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WaveRoller underwater device gets ready to rock

Finland’s AW-Energy confirmed a place among the front runners to get an industrial-size wave-power device flowing commercially onto a national grid when a consortium it leads inked a €3m ($4.4m) deal with the EU to deploy a ‘semi-scale’ version of its WaveRoller off Portugal.

The largest by far of three prototypes to be installed in the waters near the town of Peniche, the 300-kilowatt (kW) machine will be built and run by a group that includes industrial European heavyweights Bosch Rexroth and ABB, Portuguese renewable energy operator Eneólica, and compatriot technical and strategic support body the Wave Energy Centre.

EU funding for the further development of the WaveRoller — a seabed-anchored ‘moving wing’ that transforms the back-and-forth surge motion rolling beneath incoming waves into electricity — came as part of the first contract out of the blocks under the so-called Call FP7 demonstration of innovative full-size-systems scheme.

“We have been generating electricity already in the real marine environment via our earlier prototypes, and now this funding will allow us to build and deploy our first grid-connected unit off Portugal,” says WaveRoller chief executive John Liljelund.

“The economics of connecting a 300-kilowatt (kW) unit to the grid are not supportable, but we have to prove the technology before building a larger version.”

Two small 10kW WaveRoller prototypes have been running off Peniche for several years, with data collected during testing used for verification of the computation fluid dynamic (CFD) simulations and design of the new, semi-scale unit, as well as for monitoring of sediment movements and fouling phenomenon in its surrounds.

WaveRoller’s Finnish inventor, a professional diver named Rauno Koivusaari, had his eureka moment in 1993.

As he was exploring a shipwreck in the Baltic Sea, he was nearly knocked unconscious by a bulkhead door swinging open and shut in the underwater current. The 300kW device that has grown out of that near-miss will weigh around 30 tonnes and feature a 50–100 sq metre hinged wing that rocks to and fro in the waves, with a piston-like pump capturing the created energy and a hydraulic generator converting it into electricity.

“To see the device work, it reminds one of one those old Jacques Cousteau movies where the seaweed is dancing in the flow under water,” says Liljelund, “although of course, the WaveRoller moves a little more slowly.”

Ultimately, multiple WaveRollers, each with their own power take-off system, are envisaged as mounted on one ‘floatable’, 500-tonne concrete base in water depths of between 10–50 metres. The units would feed power into a shared junction box, with electricity transmitted to shore via a single power cable.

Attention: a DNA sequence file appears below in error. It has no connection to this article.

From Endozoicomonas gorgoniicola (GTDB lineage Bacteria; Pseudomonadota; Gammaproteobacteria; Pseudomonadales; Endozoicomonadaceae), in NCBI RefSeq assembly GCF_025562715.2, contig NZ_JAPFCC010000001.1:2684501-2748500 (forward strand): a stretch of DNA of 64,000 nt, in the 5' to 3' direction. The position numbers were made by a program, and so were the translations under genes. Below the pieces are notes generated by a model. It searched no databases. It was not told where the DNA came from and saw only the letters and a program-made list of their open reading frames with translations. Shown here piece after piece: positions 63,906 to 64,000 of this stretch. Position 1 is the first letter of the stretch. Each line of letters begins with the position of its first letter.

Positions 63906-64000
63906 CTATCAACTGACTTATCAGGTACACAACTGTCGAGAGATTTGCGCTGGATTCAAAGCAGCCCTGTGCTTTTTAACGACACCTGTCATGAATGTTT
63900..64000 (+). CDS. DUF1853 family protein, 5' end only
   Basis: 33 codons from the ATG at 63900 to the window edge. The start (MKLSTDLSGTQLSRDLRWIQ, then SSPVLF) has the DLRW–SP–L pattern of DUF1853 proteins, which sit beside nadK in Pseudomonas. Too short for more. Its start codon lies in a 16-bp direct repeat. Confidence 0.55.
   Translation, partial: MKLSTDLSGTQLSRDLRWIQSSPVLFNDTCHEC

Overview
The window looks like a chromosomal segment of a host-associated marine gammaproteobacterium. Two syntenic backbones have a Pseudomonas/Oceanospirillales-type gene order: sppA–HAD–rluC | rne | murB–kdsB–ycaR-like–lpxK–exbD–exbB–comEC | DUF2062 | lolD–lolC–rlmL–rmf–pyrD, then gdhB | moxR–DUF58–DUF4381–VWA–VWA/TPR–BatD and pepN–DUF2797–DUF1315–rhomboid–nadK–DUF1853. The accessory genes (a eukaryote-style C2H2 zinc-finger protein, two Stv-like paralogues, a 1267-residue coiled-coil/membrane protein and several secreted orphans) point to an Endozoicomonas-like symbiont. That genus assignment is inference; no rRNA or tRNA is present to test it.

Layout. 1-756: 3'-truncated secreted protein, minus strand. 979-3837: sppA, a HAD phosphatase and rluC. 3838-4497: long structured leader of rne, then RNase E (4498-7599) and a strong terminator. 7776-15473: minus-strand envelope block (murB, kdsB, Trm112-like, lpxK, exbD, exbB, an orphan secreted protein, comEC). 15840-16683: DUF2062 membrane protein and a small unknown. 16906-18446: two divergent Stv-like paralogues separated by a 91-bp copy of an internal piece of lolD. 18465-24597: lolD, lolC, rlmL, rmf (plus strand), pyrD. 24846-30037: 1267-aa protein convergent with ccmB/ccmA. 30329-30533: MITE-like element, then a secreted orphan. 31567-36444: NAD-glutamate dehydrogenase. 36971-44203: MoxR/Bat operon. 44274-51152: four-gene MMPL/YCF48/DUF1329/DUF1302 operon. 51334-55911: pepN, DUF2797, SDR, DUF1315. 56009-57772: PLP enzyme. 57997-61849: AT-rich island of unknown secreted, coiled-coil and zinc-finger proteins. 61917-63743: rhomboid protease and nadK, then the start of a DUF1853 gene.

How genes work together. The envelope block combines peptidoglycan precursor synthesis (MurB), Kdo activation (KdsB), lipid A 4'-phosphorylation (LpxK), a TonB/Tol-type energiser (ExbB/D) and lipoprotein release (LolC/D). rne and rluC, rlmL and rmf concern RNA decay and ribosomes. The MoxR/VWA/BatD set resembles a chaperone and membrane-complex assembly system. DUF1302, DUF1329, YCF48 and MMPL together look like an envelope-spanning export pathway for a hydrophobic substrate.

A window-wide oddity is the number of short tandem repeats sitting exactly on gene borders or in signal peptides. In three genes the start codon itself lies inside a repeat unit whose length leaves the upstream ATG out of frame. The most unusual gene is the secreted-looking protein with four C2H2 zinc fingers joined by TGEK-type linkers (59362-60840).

Liljelund says that early environmental impact work with the WaveRollers showed the technology, which moves with the natural motion of the water and makes no noise, to be a friendly fit with the marine milieu.

Within the project consortium, Bosch Rexroth will be responsible for supplying the power take-off system and ABB for supplying the electrics, including the site-to-shore power cable.

AW-Energy will handle project management and oversee construction of the 300kW prototype’s platform at a Finnish fabrication yard, with the wings and concrete base being delivered by a manufacturing facility in Portugal.

Once floated out and installed offshore in two years’ time, the WaveRoller will be run by operator Eneólica, with the Wave Energy Centre providing third-party verification of the sea trials and carrying out a thorough environmental impact assessment.

“We built the consortium similar to what we expect to be the future potential value chain of WaveRoller [with major components suppliers, an operator and an industry body].

“We are making use of a lot of well-known components based on mature technologies that have already been used in other different industrial concepts, but are going to be used for the first time in wave-energy conversion,” states Liljelund.

“Assuming the system works as it should, we will be ready to ramp up development of a larger unit,” he adds.

AW-Energy has a groundwork agreement with Eneólica to build several full-scale WaveRollers once the technology is proven.The holy grail is a one-megawatt (MW) device, according to Liljelund, that could be wired into multiple-unit platforms and ultimately integrated into 30MW–50MW wave-energy farms.

“In the next five to 10 years, if we can build a 5MW–10MW farm, that would be very good,” he says. “But we are a long a way off from gigawatt developments — we are some way behind the wind industry.”

Liljelund reckons the wave-power industry as a whole will benefit from the findings gained during the next phase of WaveRoller testing.

“This latest money comes from the EU, so we hope there will be a lot of things that other wave-energy companies can learn from our experience,” says Liljelund.

“We feel this is good because we as an industry have to co-operate to make the market [for wave energy] emerge. We are not looking at this project in terms of our competitors, we are looking at it in terms of colleagues and co-inspirers.”